What is the true cost of birth photography? - A Colorado Birth Photographer Answers

I have been wanting to write these words for a while now but it’s only been recently that I have the mind to articulate my feelings about this very topic. Here is the piece my heart and head wrote. . . 

One thing you can be sure about me, I don’t do it for the money. Sure money is nice, it gets you things and experiences you may not have otherwise been able to enjoy. Money allows for certain things in life, opens certain doors but it’s never been fulfilling in my life. Rather the opposite actually. It’s never the actual amount of money that fulfills me, but rather how I choose to save or spend it. 

Often when I tell someone what I charge for my services, I get an “Oh, wow! I am in the wrong business!”, or “Why are you so expensive?”. Every time I get a comment like this, it stings a little. Yes, hiring me isn’t cheap. It may take some months to save up for, or pay off. However, the families I serve would tell you time and time again….it was all worth every penny. 


"When I say yes to a new family, I am saying no to something else I hold dear in my life"


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When I say yes to a new family, I am saying no to something else I hold dear in my life. I say no to extra time with my kiddos that just won’t stop growing. I say no to extra time with my husband, my life partner. I say no to extra time nurturing the friendships I’ve worked hard to cultivate over the years. I say no to quiet time alone with a book, or to be real…binge watching Hulu. I say no to an extra glass of wine, or trips more than an hour away from home in case I need to make a mad dash to a birth. I said no to staying until the end of my daughters 3rd birthday because I needed to get to a birth. I also said no to letting the heartbreak in the morning my sister in law passed away and I was 2.5 hours away from my husband, at a birth.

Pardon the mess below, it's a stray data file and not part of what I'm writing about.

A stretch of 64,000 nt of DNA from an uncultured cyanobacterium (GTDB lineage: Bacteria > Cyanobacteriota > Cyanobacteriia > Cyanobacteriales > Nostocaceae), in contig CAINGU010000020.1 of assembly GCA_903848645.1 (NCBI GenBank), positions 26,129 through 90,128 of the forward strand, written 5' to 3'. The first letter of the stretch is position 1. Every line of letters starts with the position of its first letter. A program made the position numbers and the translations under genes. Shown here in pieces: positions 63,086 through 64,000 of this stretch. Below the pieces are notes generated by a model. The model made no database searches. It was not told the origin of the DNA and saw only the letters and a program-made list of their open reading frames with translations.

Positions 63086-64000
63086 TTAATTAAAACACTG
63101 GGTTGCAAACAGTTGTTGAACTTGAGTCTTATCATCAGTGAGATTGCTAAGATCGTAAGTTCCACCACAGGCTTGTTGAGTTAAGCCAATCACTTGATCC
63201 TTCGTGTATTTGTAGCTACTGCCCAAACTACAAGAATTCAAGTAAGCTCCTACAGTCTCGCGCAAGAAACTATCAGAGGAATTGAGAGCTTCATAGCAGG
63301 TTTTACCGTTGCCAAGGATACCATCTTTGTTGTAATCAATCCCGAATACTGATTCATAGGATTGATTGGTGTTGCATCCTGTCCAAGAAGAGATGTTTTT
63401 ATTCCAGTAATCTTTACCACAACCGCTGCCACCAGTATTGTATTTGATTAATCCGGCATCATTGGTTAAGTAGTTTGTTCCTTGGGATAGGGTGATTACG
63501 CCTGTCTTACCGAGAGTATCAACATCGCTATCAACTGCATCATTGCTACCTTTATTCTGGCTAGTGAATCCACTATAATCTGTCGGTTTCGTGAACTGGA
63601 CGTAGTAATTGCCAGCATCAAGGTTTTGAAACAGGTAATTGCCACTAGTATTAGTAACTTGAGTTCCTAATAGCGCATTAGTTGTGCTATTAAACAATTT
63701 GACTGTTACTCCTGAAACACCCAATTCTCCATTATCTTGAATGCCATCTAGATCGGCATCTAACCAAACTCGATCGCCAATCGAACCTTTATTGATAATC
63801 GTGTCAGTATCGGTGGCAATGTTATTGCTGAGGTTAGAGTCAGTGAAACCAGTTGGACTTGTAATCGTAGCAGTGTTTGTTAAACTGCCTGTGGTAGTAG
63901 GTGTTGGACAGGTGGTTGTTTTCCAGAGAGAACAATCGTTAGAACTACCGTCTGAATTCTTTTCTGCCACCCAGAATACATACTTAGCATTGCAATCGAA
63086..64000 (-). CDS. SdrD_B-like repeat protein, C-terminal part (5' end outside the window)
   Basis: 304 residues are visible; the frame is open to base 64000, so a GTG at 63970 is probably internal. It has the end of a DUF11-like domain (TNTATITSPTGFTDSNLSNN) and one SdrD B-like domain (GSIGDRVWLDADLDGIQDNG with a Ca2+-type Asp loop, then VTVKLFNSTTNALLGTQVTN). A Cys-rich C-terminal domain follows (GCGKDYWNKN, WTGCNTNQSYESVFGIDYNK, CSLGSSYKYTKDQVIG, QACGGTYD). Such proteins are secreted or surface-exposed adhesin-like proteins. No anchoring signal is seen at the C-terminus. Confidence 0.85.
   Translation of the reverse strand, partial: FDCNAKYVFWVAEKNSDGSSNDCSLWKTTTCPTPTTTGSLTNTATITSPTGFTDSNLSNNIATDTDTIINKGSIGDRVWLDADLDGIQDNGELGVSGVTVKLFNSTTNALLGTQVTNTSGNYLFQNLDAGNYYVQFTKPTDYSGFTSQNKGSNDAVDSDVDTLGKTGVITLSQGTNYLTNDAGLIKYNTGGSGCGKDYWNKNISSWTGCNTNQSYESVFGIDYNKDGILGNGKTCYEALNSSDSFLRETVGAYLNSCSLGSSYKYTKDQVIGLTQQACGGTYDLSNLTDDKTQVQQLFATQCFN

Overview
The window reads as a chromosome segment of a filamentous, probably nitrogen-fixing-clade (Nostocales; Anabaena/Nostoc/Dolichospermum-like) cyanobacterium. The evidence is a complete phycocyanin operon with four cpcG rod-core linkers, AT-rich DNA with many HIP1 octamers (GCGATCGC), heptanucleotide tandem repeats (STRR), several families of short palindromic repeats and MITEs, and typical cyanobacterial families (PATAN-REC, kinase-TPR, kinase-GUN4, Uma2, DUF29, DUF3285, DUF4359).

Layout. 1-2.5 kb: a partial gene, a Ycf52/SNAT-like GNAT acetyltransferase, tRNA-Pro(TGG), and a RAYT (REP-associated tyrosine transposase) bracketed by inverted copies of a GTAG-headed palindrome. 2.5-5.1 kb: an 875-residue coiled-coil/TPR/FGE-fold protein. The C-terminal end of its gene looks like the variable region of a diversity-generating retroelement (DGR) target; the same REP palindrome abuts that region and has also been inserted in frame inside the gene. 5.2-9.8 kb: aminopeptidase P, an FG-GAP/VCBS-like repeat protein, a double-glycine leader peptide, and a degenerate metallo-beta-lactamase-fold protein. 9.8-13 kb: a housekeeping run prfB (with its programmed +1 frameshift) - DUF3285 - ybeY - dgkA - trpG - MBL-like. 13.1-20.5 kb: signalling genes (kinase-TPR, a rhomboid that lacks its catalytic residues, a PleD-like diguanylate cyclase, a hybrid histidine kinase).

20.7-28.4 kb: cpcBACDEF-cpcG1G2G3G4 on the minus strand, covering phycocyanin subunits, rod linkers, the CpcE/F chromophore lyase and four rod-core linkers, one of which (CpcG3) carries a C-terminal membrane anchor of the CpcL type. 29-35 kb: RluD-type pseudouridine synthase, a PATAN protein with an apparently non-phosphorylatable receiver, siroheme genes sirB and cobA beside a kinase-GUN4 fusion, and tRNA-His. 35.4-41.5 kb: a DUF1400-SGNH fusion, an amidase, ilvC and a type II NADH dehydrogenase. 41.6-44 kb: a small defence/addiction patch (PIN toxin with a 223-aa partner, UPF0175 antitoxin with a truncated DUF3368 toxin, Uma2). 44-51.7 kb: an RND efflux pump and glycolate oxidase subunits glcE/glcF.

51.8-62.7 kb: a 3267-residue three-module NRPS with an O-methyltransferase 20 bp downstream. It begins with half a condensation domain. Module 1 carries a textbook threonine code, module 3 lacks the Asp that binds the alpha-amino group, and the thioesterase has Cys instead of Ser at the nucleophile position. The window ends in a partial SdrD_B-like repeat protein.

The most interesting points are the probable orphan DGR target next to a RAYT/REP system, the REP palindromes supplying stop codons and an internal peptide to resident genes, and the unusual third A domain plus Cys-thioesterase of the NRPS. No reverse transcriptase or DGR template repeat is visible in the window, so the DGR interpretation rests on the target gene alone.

Those are the true costs of my business though I could go on and on in detail about all the actual costs and expenses that I have. The thousands of dollars in equipment I own and carry with me to each and every birth. The even more thousands I spend each year on software, editing tools, image hosting, prints, products, education, insurance, taxes, travel, childcare and so on and so forth. The list would burn your eyes to be honest, and in fact I almost quit doing what I love to do most because of said list earlier this year. 

But I didn’t.

Instead I priced myself in such a way that allows me to not just pay my costs and keep burning my candle at both ends to keep up. I decided I would price myself appropriately to allow me to not just survive my business, but to thrive. I prayed, and trusted the Lord that He would bring the right people into my life. The kinds of people that would not just look at my pricing and turn the page, but to see the true value in the way that I serve the world. I priced my self so that I can continue to say yes to my people, the families that I adore. But that I can also say yes to more time with my kids, and husband making memories of our own. I realized that telling my own story is just as important as the time I take to tell it for my clients.


"When I say yes to a new family, I say yes with my whole heart."


colorado birth photography

When I say yes to a new family, I say yes with my whole heart. I say yes to serving with the tools and talent the Lord has provided me. I say yes to sharing love and laughs with a whole new group of people in the most sacred space imaginable. I say yes to beautiful new memories of my own, while I capture memories they will cherish for a lifetime. I say yes to a wonderful passion of birth and community and joy.